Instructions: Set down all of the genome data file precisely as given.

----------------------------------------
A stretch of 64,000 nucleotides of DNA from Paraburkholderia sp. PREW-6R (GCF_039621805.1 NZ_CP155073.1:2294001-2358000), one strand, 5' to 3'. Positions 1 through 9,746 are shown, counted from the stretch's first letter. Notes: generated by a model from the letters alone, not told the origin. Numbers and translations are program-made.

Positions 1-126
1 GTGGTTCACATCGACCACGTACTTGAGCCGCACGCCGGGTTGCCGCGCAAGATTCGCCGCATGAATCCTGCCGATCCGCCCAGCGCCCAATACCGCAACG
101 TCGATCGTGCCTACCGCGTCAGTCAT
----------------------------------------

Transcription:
A stretch of 64,000 nucleotides of DNA from Paraburkholderia sp. PREW-6R (GCF_039621805.1 NZ_CP155073.1:2294001-2358000), one strand, 5' to 3'. Positions 1 through 9,746 are shown, counted from the stretch's first letter. Notes: generated by a model from the letters alone, not told the origin. Numbers and translations are program-made.

Positions 1-126
1 GTGGTTCACATCGACCACGTACTTGAGCCGCACGCCGGGTTGCCGCGCAAGATTCGCCGCATGAATCCTGCCGATCCGCCCAGCGCCCAATACCGCAACG
101 TCGATCGTGCCTACCGCGTCAGTCAT